A Blog About the Foglight Alarm Log

I recently showed a customer how to modify the thresholds and severity levels of Database alarms by using the Foglight for Databases administration dashboard. A follow-up question was about how to do the same thing for alarms that were appearing for page in/out rates, interrupts and memory utilization. Since I'm somewhat familiar with Foglight after almost a 13 year relationship, I knew right away that these alarms were coming from the operating system. A different approach to modifying their behaviour would be required.

Start by either clicking on the alarm message when you see it on a dashboard or navigate to the Alarms dashboard. You can filter and search for current or historical alarms, keywords in the alarm, etc. The point is to find the alarm that you wish to modify. The Page In alarm is circled below, and the Origin column confirms that it is from the WindowsAgent (OS).

Clicking the alarm message brings us to many details about the alarm.

Navigating to the Source tab and clicking Edit will show us the Rule Editor which has the code and more details for the alarm logic.

This is a multiple-severity alarm with all of the severities activated. Expanding the Fatal severity will show the details just for that level.

There is a lot going on here. #1 in the image below shows a couple registry variables. These are conceptually the same as Windows registry variables. They have a name, datatype, and globally (and sometimes locally) scoped values. Instead of hardcoding a value (eg. 256) into the rule, the registry provides more flexibility. The registry values can even be scheduled so they have different values at different times of the day. But that's another topic..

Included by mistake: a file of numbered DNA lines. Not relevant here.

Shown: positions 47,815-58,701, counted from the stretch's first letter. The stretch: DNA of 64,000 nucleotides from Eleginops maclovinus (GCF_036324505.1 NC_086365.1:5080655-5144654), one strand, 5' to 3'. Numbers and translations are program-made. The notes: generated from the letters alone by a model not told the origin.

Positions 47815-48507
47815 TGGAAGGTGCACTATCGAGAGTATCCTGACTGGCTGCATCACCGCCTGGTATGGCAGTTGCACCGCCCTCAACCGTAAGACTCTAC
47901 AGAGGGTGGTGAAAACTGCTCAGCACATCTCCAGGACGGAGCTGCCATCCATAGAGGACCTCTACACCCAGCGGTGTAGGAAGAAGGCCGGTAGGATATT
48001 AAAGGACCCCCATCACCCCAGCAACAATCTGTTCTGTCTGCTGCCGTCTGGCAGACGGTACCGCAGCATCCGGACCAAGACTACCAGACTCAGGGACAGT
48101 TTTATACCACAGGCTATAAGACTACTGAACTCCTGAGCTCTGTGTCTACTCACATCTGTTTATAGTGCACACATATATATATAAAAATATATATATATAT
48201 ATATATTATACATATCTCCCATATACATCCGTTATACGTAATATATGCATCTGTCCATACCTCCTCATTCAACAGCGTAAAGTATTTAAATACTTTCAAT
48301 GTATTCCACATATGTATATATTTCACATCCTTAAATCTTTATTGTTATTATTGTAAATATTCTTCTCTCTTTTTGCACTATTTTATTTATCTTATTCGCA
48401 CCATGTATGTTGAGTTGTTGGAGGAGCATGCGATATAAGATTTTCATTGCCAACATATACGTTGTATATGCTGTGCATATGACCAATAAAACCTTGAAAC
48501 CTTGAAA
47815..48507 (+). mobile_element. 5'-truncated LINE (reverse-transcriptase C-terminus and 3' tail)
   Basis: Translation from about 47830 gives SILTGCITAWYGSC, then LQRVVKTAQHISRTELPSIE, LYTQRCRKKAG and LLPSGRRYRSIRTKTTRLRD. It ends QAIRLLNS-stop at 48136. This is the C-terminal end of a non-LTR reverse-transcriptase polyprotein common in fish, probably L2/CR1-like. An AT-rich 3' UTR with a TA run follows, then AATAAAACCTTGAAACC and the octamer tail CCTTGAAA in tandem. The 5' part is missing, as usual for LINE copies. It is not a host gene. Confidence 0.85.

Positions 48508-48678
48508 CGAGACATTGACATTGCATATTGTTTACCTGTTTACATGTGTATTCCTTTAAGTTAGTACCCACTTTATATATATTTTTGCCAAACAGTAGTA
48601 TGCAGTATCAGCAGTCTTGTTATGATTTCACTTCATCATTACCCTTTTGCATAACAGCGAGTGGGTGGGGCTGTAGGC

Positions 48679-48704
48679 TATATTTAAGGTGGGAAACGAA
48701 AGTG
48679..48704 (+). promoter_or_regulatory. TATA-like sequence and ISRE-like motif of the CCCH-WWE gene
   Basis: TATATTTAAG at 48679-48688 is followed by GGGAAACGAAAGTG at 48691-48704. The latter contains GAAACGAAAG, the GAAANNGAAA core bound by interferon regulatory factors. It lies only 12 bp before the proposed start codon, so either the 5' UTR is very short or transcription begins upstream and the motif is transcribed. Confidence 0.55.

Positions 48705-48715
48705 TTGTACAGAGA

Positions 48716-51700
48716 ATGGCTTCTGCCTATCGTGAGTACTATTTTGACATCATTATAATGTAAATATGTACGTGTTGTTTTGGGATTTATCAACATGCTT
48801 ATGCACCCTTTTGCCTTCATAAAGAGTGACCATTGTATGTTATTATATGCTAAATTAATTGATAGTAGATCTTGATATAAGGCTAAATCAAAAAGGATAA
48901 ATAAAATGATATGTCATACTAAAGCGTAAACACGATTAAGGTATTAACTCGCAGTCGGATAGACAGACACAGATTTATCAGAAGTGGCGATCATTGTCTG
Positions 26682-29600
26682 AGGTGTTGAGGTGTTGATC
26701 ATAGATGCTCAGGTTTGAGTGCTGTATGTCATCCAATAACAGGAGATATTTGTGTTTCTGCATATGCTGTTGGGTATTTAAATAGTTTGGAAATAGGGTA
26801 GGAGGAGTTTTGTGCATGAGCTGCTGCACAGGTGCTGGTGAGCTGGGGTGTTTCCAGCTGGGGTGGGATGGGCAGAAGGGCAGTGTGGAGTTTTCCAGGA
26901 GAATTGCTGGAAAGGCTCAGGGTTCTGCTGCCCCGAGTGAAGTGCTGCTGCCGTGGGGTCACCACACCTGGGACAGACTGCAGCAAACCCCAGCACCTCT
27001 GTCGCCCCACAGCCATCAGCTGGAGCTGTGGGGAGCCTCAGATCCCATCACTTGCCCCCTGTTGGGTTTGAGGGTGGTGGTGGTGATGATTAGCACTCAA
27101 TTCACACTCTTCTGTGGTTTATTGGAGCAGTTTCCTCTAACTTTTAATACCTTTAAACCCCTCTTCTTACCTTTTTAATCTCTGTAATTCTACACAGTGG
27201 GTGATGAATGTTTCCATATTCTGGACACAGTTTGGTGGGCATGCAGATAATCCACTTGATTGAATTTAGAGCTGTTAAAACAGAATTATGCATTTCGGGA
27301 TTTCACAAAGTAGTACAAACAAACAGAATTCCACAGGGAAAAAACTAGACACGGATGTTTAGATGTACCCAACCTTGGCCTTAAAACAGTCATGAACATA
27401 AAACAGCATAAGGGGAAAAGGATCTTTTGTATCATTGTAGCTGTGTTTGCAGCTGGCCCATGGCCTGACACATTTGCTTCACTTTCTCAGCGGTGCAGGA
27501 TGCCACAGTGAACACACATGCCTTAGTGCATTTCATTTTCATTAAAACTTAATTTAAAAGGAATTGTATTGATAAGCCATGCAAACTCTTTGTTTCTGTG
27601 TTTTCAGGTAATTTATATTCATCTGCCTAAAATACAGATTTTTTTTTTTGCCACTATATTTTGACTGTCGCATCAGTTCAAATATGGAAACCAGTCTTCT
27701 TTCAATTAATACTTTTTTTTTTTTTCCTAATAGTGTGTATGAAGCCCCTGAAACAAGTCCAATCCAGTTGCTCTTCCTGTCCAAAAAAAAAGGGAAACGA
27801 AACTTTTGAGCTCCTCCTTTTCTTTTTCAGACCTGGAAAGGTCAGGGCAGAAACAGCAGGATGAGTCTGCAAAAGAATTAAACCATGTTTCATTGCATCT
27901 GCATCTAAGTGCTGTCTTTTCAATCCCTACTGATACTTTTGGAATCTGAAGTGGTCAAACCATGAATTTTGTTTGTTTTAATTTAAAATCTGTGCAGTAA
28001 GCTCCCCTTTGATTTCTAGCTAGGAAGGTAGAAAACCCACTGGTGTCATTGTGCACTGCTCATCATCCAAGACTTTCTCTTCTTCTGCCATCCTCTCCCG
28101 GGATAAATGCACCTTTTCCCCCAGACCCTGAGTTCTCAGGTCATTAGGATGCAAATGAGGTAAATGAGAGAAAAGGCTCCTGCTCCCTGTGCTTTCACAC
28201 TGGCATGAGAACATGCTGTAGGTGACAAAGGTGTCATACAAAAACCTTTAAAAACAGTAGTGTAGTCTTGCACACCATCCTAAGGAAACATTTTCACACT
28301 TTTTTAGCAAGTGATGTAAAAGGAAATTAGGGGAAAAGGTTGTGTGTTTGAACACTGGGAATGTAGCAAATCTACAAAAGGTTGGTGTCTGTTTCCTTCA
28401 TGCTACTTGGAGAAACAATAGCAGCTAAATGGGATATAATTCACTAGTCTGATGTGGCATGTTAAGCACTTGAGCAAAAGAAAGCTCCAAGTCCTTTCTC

#2 shows us that the fatal severity is active. If you want to disable a particular severity level, uncheck the box and then click save (#3).

Finally, the breadcrumbs (#4) will take us back to the prior dashboard to continue on.

Back on the alarm message, source tab, we can now make sense of the condition variables at the bottom of the screen. Those look to be the same names that we saw in the image above! Clicking the Edit icon will allow you to see what the registry variable is used for, and to modify the value.

CAREFUL! These are global values that are used for all instances of this rule. 

So there you have it. From seeing an alarm appear on a dashboard, you can quickly get down to the details to modify severity levels and the values at which they are triggered. 

About the Author
I am a senior systems consultant specializing in performance monitoring for virtualization, databases, applications and end user experience. I've been in the IT world for over 20 years, with experience...